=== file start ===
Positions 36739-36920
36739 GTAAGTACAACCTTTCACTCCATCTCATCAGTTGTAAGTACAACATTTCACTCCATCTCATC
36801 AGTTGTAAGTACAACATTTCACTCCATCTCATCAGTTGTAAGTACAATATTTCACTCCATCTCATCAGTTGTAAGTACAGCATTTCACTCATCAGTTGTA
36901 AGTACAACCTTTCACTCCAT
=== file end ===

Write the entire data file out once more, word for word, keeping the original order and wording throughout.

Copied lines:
Positions 36739-36920
36739 GTAAGTACAACCTTTCACTCCATCTCATCAGTTGTAAGTACAACATTTCACTCCATCTCATC
36801 AGTTGTAAGTACAACATTTCACTCCATCTCATCAGTTGTAAGTACAATATTTCACTCCATCTCATCAGTTGTAAGTACAGCATTTCACTCATCAGTTGTA
36901 AGTACAACCTTTCACTCCAT